To identify similar non-coding RNAs from the mammalian Kalrn locus, we carefully annotated the transcripts reported in transcriptomic studies. By combining data from genome and transcriptome data repositories, we built a detailed map of the non-coding transcripts arising from the mouse Kalrn locus, including seven linear and one circular RNA. The linear RNAs are henceforth called Kalnc1 to 7 in the order of their positions from the 5′ to 3′ ends of the mouse Kalrn gene. Kalnc2 arises from the 5′ end close to the three known alternative start sites of Kalrn mRNA. During the in vitro differentiation of mouse primary cortical neurons, Kalnc2 was down-regulated in mature neurons. We used RNA from post-mortem human tissues and a human neuronal cell line to show that the human KALRN locus also gives rise to a potentially non-coding transcript arising from the 5′ end of the KALRN gene, which shares short stretches of sequence similarity and functional features like chromatin association with Kalnc2 and shows selective enrichment in immature neurons. In a mouse neuronal cell line, Kalnc2, overexpressed, leads to the downregulation of all major protein-coding transcripts of the Kalrn gene.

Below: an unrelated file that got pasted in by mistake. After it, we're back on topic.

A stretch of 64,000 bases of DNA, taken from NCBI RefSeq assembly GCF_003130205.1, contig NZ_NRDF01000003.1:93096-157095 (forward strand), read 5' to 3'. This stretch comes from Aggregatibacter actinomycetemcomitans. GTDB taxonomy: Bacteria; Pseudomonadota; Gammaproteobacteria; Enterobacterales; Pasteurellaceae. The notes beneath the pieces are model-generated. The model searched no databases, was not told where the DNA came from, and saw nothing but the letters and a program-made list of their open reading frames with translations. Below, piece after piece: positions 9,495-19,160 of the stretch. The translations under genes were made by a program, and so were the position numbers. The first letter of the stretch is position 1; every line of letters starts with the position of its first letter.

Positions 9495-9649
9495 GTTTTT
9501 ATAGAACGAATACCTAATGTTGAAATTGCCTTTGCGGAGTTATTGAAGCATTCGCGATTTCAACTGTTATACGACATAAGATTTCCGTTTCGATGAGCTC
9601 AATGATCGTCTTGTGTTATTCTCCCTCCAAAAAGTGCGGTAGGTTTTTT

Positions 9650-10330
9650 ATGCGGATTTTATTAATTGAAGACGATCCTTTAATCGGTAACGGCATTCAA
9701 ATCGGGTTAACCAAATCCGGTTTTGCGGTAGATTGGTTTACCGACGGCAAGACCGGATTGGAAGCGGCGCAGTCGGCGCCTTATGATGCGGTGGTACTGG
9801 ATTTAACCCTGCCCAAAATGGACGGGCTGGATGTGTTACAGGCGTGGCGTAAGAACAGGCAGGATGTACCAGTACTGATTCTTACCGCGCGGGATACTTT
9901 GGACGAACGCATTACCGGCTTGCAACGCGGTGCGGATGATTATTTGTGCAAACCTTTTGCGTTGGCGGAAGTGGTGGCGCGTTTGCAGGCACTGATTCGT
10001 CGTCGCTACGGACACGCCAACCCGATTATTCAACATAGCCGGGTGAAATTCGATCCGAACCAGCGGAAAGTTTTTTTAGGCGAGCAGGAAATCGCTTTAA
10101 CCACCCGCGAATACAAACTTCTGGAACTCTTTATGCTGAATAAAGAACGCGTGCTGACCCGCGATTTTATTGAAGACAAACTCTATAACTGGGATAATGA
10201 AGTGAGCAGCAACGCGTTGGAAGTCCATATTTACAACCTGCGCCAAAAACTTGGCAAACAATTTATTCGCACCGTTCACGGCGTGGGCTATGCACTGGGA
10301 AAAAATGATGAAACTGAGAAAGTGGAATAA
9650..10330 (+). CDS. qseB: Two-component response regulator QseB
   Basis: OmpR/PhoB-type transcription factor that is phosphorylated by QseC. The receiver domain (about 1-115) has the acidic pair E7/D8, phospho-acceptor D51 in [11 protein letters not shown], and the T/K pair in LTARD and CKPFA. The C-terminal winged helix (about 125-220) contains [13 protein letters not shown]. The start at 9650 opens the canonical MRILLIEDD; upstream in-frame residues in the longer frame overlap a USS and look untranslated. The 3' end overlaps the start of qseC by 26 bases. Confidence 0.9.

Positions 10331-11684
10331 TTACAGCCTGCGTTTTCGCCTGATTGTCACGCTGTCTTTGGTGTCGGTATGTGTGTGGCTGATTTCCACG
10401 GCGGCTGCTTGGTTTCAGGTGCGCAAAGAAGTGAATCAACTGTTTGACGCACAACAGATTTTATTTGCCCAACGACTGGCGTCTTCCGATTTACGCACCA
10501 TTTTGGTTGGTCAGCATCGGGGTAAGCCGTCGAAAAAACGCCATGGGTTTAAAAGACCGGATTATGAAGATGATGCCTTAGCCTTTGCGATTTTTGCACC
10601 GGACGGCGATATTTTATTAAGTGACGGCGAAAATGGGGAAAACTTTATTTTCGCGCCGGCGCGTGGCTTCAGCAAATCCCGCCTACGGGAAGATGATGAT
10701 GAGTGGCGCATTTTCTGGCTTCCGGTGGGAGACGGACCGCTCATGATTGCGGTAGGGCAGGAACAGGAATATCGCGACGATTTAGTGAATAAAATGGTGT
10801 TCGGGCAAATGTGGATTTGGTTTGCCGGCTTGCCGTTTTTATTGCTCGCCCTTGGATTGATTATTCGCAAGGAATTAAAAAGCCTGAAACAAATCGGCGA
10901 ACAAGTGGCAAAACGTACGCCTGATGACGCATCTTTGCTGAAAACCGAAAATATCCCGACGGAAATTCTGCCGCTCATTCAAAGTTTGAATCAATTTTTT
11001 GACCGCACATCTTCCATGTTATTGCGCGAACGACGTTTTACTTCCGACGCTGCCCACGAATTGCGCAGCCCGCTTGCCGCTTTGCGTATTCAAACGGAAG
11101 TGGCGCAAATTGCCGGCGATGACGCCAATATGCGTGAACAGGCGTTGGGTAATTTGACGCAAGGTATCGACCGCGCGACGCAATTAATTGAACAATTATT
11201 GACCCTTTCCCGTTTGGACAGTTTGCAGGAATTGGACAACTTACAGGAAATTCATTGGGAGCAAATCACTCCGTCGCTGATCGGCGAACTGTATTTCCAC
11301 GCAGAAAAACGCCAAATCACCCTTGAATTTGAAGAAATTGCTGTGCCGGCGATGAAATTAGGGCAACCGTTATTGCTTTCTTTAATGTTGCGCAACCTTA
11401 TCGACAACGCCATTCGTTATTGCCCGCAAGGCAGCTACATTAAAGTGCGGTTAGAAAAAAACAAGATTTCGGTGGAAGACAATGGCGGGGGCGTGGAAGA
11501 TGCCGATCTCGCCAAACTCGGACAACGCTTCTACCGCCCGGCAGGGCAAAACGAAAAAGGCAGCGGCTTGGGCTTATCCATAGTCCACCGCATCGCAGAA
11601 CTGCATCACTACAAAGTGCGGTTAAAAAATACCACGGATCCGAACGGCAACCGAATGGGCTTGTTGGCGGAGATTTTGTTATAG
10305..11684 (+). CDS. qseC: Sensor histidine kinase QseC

The full-length mRNA transcript (15.4 kb) arising from the mouse Kalrn
gene consists of 60 exons spread over 604.4 kb of the genome (Figure 1
) and matches the complexity of the human Kalrn
gene. The start codon occurs within the first exon, and the stop codon of the largest isoform occurs in the 60th exon. Alternative splicing of these protein-coding transcripts gives rise to about 14 coding variants, of which Kal7, Kal9, and Kal12 have been characterized in relatively greater detail. Besides these coding transcripts, we found seven presumably non-coding transcripts, referred to here as Kalnc1